It’s still a learning curve for Ollie though and he will know for next time perhaps to just back off slightly if he feels his legs start to twinge like that again. He does have a very competitive nature though and is so determined to be the best that he can be. That took the A team up a further nine places to 38th position and Ollie was 17th fastest out of anyone on leg four.
Unfortunately Adrian wasn’t feeling too great when he was on his leg and struggled to tap into his usual speed. He thought he’d taken 22-and-a-half minutes but in the results, he was put down as having run a 20:30. There may have been some confusion as there was a mistake made in the changeover and David Pinney ended up going at the wrong time.
Stu Nicholas was next to go for the A team and he started off with a 5:16 for his first mile before registering a 5:27 for both his second and third miles and then completing the last three quarters of a mile at a slightly quicker pace. That put his time at 20:03 which was actually a fair bit quicker than the 20:25 he did the previous year.
That put him 40th fastest out of anyone on the fifth leg and he maintained 38th position for the team. Now it was down to Szymon Chojnacki to bring it home for the A team.
Opening his run with a 6:05 split for his first mile, David Pinney then went on register a 6:24 followed by a 6:34 before rounding it off at 6:30 pace for his last three quarters of a mile. That put his time for the 5th leg at 23:39. The B team were in 76th place at the point that Alex Goulding picked up the reigns for the final leg.
Starting off with a super quick 5:05 for his first mile split, Szymon then followed it up with a 5:26 for his second mile, which is is more uphill, whereas the first mile is mostly downhill. He then registered a 5:33 for his third mile before completing the last three quarters of a mile at 5:26 pace.
That put his finishing time at 20:21 which put him 52nd out of all the competitors on the anchor leg. It was also seven seconds quicker than he ran in the Aldershot Road Relays the previous year.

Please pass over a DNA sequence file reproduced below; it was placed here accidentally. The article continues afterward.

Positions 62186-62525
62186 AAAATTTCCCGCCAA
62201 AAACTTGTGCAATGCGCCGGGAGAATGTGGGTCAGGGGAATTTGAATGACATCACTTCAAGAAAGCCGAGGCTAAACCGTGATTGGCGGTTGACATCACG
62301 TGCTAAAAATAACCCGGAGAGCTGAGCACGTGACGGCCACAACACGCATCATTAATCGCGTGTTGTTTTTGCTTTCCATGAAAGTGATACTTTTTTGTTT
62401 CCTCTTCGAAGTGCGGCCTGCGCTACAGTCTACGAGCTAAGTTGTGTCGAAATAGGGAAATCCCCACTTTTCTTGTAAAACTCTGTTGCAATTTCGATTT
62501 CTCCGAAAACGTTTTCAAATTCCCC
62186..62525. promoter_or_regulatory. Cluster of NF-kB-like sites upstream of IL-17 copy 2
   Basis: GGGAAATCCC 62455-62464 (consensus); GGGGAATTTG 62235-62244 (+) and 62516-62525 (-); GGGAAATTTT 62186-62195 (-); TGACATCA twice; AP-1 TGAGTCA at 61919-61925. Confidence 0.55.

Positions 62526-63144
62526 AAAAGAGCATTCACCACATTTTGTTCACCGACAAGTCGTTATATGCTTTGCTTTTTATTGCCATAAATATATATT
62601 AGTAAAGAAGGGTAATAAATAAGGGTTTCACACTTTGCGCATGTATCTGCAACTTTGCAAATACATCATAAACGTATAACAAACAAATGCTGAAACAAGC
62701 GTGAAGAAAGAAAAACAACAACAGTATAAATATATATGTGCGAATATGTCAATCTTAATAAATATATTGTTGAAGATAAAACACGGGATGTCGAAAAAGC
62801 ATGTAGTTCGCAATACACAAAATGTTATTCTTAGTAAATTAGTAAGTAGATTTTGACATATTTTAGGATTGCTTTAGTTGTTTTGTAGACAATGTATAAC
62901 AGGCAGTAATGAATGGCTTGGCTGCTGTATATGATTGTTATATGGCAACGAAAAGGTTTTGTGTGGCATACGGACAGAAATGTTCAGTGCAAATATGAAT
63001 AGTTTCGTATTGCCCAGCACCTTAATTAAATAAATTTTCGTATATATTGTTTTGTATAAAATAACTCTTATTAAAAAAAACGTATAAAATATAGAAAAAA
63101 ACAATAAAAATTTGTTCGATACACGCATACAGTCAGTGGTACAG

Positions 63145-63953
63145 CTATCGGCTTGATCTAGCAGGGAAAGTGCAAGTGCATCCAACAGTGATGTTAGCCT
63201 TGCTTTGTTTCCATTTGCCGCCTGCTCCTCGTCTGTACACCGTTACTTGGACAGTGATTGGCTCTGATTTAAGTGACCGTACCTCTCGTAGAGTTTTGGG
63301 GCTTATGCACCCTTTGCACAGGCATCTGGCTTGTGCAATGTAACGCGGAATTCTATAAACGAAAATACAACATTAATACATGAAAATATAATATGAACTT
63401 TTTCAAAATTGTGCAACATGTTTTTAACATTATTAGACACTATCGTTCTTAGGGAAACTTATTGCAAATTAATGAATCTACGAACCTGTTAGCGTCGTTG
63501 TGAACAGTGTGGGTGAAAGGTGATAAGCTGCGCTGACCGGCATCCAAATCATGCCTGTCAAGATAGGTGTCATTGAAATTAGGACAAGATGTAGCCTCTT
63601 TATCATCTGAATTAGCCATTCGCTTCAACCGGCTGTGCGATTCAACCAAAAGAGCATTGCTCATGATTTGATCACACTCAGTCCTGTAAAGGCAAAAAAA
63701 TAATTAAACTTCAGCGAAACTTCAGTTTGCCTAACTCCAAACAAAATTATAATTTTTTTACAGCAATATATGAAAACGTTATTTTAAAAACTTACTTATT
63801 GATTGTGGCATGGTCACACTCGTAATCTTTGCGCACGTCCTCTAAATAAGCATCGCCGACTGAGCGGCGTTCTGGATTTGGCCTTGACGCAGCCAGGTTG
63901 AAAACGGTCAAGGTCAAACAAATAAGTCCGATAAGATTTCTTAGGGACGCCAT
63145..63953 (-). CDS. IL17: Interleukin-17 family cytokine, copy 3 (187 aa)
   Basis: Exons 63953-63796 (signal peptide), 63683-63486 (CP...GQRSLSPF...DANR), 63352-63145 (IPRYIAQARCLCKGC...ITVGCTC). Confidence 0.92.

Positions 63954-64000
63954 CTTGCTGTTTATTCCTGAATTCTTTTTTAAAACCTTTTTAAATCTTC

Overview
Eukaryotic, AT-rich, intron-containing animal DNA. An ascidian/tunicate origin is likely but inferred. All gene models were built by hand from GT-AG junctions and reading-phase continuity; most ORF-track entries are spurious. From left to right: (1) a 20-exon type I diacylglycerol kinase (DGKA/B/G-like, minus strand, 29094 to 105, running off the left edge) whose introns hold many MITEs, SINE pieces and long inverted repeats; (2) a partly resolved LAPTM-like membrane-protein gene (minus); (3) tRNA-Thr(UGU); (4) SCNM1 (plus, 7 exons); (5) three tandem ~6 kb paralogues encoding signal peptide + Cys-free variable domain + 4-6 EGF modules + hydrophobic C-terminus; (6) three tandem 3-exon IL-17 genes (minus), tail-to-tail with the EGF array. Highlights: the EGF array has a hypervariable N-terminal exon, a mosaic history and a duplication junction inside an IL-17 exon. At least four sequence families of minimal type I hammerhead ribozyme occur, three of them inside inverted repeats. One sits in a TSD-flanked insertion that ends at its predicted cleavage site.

That resulted in a 41st place finish for the Bournemouth AC A team in a total cumulative time of 1 hours 58 minutes and 18 seconds. It was a creditable result, but sadly not good enough to earn them qualification for the Nationals. It had been a valiant effort from each member though and they could definitely walk away with their heads held high and a degree of pride in what they had produced.
That meant Alex Goulding was the last man out there running and for the majority of his leg, he was stranded on his own, with no one else around to contend with. He did manage to overtake someone at one point though before completing his run in a time of 22:22. That put him 79th fastest out of all the runners on the final leg.
The Bournemouth AC B team had ended the day in 75th place, in a time of 2 hours 8 minutes and 4 seconds which wasn’t a bad result really considering the standard of the teams they were up against. They’d been competitive and given their all and that was all anyone could ask. Having two teams out there did demonstrate that the club has enough strength in depth to put put together a strong outfit when the 12 stage one comes around.
When they arrived at the venue, the Bournemouth AC lads pitched up next to their Dorset neighbours Poole AC. That immediately started a theme of camaraderie between the two clubs and in contrast to how it is in the Dorset League races where they are bitter rivals, it felt they were more like allies. It was a different sort of situation when they were in competition with all the clubs in the south of England.
It turned out Poole AC had brought a very strong team to the party, including superfast youngster William Rabjohns who had recently run a 3:46 at the Commonwealth Youth Games. They also had Mark Ruby who registered a 14:43 time at the Hercules Wimbledon 5000m Festival.
Jamie Grose had been on fire over the summer as well, chipping his 5k best down to 14:50. Fred Harris had run a 3:57 1500m over the summer and had a parkrun PB of 15:21 and Ben Gibbons and Gareth Hale completed their line up.
Mark Ruby got them off to an electrifying start with an amazing time of 18:23, which put him 18th fastest in what would have been the highest standard leg. Jamie Grose managed a 19:24 and Fred Harris chipped in with a 19:28. Then Ben Gibbons ran an excellent fourth leg in 19:39.
After Gareth Hale’s 20:55 fifth leg, they were in 37th place, with William Rabjohns taking the reigns for the anchor leg. There aren’t many men better to have on the last leg than him and he soon set about taking names and moving through the field.